According to American rapper Nasir Jones, hip-hop died about a decade ago. However, several Florida A&M University graduates have banned together to keep the art form alive.
Curators of Hip Hop (COOH), a collective movement dedicated to preserving hip-hop culture, will be hosting its first-ever Legacy Tour, which will visit nine cities between Feb. 19 and April 9.
The tour features emerging and up-and-coming musicians, tech specialist and filmmakers, which will address themes such as entrepreneurship and social activism in hip-hop.
Jermaine Fletcher, co-founder of COHH, shares his vision for the campaign.
"We're expecting to take greater steps toward building leadership on issues of social activism, hip-hop and independence for our tours in 2016,” Fletcher said.
Although COHH have been touring independently for the last three years, this will be the collective’s first collaborative effort. Amtrak and several other organizations have teamed up to sponsor this year’s tour.
The tour will host panels covering a wide-range of issues facing America, such as the importance of developing non-dependent hip hop institutions, business and technology, civil rights and gentrification across the U.S.
Each panel will feature leading artists, activists and media industry experts from around the country.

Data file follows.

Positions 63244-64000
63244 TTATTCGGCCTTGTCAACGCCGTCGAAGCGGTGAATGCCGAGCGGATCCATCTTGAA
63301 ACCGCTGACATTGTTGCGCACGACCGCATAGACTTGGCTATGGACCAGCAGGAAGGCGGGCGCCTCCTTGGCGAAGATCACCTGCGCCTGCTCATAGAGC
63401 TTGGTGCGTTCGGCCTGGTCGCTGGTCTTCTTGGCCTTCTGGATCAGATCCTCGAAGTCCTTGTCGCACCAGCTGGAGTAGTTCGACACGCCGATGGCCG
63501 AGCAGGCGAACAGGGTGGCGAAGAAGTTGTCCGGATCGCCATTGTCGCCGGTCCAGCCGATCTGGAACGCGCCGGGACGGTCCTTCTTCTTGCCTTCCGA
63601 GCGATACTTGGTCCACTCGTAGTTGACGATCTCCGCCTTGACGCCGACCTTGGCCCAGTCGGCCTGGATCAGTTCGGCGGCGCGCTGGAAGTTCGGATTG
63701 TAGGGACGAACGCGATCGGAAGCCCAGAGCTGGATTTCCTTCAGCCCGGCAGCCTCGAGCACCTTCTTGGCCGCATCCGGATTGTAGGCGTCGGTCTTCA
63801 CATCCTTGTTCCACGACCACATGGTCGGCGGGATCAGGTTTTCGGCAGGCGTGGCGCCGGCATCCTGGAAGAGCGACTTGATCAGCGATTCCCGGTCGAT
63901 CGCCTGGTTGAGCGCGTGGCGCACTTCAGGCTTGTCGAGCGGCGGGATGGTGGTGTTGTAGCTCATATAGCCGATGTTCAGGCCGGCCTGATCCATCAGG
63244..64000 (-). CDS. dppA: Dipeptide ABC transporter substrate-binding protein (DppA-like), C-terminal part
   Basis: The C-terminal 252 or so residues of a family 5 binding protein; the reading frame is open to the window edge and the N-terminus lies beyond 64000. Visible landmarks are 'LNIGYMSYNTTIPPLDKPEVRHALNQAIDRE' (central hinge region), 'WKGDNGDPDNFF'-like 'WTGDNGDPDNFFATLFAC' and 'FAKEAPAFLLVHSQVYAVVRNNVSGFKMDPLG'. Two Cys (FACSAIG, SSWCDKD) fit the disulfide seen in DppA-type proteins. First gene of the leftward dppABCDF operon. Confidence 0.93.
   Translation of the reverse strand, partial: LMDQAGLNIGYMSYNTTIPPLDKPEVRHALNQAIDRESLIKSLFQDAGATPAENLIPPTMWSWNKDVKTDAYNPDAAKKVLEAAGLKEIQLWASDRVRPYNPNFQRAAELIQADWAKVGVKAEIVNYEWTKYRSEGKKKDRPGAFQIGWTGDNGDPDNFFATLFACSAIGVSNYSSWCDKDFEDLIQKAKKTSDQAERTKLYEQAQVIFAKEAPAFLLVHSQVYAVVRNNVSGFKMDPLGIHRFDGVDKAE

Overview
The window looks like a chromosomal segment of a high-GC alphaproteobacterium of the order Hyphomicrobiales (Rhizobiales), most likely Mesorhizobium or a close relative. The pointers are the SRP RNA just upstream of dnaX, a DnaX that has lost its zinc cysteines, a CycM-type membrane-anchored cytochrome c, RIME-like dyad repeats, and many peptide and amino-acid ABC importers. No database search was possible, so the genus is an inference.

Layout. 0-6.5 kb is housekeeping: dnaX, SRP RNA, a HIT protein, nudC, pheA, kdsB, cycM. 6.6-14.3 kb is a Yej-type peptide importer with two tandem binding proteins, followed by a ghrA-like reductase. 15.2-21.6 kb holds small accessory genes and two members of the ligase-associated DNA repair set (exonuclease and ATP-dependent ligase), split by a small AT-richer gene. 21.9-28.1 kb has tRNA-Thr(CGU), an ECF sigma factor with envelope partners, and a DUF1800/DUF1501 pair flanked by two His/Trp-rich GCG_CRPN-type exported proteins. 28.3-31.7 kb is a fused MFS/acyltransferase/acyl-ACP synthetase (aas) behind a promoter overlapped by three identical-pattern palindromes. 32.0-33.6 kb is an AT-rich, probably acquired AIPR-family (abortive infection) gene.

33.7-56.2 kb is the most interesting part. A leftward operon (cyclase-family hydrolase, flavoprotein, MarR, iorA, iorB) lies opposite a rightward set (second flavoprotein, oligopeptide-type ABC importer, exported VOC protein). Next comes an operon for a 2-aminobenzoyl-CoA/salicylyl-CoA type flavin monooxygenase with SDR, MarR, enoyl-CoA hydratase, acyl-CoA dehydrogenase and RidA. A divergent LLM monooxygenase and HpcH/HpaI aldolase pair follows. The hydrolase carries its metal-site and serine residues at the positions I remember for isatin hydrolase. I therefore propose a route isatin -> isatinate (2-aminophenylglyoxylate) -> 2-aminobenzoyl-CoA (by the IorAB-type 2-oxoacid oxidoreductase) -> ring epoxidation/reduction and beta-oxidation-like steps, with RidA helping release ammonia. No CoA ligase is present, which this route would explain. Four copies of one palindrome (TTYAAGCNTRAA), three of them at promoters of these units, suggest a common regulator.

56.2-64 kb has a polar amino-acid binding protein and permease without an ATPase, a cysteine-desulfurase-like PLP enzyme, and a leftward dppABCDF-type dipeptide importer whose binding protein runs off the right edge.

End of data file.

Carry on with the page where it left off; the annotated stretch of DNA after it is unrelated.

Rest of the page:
The Legacy Tour will kick off Friday, Feb. 19, with a film screening and panel at Florida State University’s Student Life Cinema theatre at 7 p.m.. There will also be a concert on Saturday, Feb. 20 at 9:30 p.m. at Club Downunder.
The doors are expected to open at 8:30 p.m. Both events are free to all FSU, FAMU, and Tallahassee Community College students.
Grammy nominated artist, Carolyn Malachi and New York native, Dynasty will be headlining the concert alongside world-renowned keyboardist, James McKinney.
Malachi, a product of Washington DC’s vibrant music scene, has garnered international attention for her work being named an R&B artist, “to obsess over” by MTV, as well as making NPR’s 10 songs Public Radio Can’t Stop Playing list. She expresses her enthusiasm for performing and connecting with her audience.
"People don't just want to be entertained,” Malachi said. “They want to be empowered. The Legacy Tour is an environment where I can do both."
COHH co-founder and Tallahassee native Jimmie Thomas shares his excitement about the networking opportunities the tour provides.
“I’m looking forward to building bridges between like-minded artists and people who love the culture of hip hop,” Thomas said.
The next stop on the tour will be on Feb. 26 at Howard University in Washington D.C.
For more information on the tour or COOH, visit their website at thecohh.com.